Growing up in the 60s and 70s, we were exposed to many different kinds of music – some good, some not-so-much. I can remember listening to my transistor radio at night trying to get the antenna in that perfect spot to get good reception. When I bought my first album and spent $7 on it (Elton John’s Greatest Hits) my mom wasn’t thrilled. I remember her telling me that I wouldn’t listen to that album ten years later. She was right. Ten years later I was listening to it on an 8-track tape (usually with a matchbook shoved under it to keep it from “slipping”).
I think the first song I really liked was by the Monkees. My neighbor had the 45 and I borrowed it and listened to it over and over. My sisters and I had a pretty big collection of 45s. Lots of Beach Boys, Jackson 5, and Chicago. When Bobby Sherman came out with Julie, Do You Love Me I liked it for about 5 minutes. Then my sisters and cousins figured out that if they plugged the record player into the outlet that was controlled by the light switch, they could serenade me with it every time I walked into my bedroom and flipped on the switch. It got old really fast.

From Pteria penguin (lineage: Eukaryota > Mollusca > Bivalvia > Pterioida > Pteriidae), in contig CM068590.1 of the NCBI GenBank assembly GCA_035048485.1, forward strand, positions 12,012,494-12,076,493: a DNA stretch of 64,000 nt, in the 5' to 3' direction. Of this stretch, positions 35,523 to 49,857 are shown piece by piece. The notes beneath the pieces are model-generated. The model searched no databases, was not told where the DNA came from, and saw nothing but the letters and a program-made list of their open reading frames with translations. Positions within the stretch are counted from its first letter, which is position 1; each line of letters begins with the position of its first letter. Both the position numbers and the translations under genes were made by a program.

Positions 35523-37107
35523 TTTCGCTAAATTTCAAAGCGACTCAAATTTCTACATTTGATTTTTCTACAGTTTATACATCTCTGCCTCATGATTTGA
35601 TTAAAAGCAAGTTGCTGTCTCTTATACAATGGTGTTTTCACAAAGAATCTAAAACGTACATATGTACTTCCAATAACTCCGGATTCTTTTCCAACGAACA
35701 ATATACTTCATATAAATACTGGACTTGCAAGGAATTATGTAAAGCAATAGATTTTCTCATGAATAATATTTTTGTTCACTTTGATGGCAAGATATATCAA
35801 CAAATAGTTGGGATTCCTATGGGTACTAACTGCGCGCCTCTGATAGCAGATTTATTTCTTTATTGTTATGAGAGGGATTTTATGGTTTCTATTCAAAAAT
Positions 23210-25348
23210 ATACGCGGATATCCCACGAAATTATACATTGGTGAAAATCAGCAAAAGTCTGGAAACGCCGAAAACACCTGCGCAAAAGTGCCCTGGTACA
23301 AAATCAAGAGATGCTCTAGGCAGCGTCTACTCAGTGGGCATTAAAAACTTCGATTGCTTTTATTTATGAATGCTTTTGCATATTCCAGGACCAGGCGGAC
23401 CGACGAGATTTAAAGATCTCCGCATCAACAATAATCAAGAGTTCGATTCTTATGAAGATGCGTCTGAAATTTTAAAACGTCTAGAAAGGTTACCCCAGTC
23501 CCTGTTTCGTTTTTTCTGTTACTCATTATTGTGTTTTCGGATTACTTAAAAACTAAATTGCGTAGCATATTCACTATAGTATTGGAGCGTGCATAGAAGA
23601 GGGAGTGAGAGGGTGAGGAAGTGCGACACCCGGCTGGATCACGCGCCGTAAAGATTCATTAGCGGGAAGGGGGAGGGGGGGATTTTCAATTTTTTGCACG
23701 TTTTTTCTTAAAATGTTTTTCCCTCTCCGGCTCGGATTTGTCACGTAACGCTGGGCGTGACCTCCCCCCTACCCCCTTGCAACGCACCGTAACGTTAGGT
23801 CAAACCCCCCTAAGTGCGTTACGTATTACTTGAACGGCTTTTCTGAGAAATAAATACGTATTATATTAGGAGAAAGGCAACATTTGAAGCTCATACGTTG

When I was in junior high, my big night out was roller-skating in the church gymnasium. They played lots of music and that’s where I first heard Stairway to Heaven. That was always a “couples skate” and I remember being completely thrilled when a guy finally asked me to skate to that song. Can’t remember the guy, but still remember the song.
As we got older, our tastes changed and while my sisters leaned more toward metal, I was more into country-rock, like the Outlaws, Marshall Tucker, and Lynyrd Skynyrd. But we still had some bands that we all liked. When my mom went to work at the National Archives, I remember how we would blast Rush’s 2112 on the large console stereo in the living room. We may have played a role in the demise of that stereo.
What about you? What kind of music did you listen to growing up? What memories do particular songs evoke? Share your favorite songs with us, and more importantly, share those memories with your family.